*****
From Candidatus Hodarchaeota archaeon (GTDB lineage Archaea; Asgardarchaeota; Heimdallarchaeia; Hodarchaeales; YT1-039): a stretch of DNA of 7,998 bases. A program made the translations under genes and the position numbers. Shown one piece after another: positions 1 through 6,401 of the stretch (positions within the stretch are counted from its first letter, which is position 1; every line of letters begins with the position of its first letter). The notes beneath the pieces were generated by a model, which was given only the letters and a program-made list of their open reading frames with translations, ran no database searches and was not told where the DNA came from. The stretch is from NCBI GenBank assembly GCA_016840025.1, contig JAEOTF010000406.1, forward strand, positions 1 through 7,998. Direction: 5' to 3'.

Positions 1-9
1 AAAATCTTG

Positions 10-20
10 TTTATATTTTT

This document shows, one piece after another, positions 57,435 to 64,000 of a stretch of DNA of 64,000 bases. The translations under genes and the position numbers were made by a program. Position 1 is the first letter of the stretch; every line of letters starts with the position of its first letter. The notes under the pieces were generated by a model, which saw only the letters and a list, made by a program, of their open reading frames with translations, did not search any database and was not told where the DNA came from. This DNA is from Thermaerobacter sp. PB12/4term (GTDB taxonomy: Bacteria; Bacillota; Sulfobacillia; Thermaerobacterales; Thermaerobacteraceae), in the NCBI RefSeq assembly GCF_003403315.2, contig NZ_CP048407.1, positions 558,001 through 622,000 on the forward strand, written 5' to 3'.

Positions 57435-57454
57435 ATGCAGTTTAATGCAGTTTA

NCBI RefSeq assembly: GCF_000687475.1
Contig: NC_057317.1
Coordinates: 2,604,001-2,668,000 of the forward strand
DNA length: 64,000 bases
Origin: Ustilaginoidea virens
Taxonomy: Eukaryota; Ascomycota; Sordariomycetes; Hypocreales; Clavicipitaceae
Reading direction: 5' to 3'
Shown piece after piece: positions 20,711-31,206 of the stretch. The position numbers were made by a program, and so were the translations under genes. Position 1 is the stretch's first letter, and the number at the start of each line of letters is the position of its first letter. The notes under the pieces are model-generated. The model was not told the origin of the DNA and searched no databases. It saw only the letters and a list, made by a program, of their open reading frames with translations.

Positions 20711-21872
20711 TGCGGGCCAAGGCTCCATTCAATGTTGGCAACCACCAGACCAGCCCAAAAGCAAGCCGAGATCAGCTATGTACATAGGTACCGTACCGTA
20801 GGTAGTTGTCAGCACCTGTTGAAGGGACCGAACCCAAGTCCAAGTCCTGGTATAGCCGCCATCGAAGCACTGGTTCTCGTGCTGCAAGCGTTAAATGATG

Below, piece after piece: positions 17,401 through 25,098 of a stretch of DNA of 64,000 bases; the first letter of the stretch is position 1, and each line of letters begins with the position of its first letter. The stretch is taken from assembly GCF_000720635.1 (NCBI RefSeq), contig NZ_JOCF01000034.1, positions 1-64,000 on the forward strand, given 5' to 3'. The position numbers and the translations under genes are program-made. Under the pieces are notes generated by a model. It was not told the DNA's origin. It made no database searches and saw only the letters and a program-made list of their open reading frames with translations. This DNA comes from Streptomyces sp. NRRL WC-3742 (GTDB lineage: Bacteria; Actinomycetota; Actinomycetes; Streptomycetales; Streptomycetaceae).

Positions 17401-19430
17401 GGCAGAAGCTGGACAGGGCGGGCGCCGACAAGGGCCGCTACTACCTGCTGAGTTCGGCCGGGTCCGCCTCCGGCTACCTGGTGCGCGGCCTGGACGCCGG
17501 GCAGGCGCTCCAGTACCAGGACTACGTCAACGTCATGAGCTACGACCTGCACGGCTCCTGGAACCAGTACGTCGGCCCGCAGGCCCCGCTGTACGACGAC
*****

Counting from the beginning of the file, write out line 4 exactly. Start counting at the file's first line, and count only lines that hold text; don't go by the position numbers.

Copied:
Positions 10-20